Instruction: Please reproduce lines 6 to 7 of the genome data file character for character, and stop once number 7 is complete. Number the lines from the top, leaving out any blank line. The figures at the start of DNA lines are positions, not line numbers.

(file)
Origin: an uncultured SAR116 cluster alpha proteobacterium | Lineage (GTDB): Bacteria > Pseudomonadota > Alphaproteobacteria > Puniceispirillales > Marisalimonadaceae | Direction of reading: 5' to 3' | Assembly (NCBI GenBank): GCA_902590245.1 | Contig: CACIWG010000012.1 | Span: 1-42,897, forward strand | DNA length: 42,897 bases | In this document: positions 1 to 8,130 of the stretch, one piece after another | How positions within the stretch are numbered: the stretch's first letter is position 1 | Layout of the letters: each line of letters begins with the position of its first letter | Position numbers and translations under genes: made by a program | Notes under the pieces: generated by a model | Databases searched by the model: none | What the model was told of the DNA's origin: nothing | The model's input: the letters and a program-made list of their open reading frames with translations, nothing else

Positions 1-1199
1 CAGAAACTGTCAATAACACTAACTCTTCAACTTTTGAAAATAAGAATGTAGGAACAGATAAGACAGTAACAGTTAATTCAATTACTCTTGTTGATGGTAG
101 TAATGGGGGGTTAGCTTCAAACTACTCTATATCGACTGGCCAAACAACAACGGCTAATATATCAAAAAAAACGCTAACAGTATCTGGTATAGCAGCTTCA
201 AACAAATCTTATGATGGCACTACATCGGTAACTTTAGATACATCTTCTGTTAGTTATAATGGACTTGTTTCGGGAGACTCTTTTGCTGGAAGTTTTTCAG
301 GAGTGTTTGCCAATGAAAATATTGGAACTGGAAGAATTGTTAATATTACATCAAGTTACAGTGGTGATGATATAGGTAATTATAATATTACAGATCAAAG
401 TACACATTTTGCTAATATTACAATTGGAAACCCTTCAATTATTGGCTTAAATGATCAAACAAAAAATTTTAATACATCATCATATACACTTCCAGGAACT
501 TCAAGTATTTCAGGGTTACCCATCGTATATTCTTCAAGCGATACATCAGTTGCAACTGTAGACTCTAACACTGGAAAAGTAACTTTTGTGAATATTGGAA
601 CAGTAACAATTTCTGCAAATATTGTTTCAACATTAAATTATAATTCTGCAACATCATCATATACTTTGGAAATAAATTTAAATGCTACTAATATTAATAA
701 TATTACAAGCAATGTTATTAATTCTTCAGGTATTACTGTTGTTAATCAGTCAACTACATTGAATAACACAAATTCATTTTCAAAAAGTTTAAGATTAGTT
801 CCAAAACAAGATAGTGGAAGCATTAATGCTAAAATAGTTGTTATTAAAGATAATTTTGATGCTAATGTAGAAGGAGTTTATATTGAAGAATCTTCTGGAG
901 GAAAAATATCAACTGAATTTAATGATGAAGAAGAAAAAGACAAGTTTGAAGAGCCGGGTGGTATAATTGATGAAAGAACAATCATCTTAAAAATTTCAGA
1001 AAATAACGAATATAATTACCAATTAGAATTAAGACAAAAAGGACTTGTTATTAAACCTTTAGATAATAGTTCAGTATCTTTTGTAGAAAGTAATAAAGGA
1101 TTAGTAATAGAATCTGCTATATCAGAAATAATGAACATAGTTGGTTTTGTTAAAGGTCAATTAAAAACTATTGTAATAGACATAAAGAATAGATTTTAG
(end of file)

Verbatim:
301 GAGTGTTTGCCAATGAAAATATTGGAACTGGAAGAATTGTTAATATTACATCAAGTTACAGTGGTGATGATATAGGTAATTATAATATTACAGATCAAAG
401 TACACATTTTGCTAATATTACAATTGGAAACCCTTCAATTATTGGCTTAAATGATCAAACAAAAAATTTTAATACATCATCATATACACTTCCAGGAACT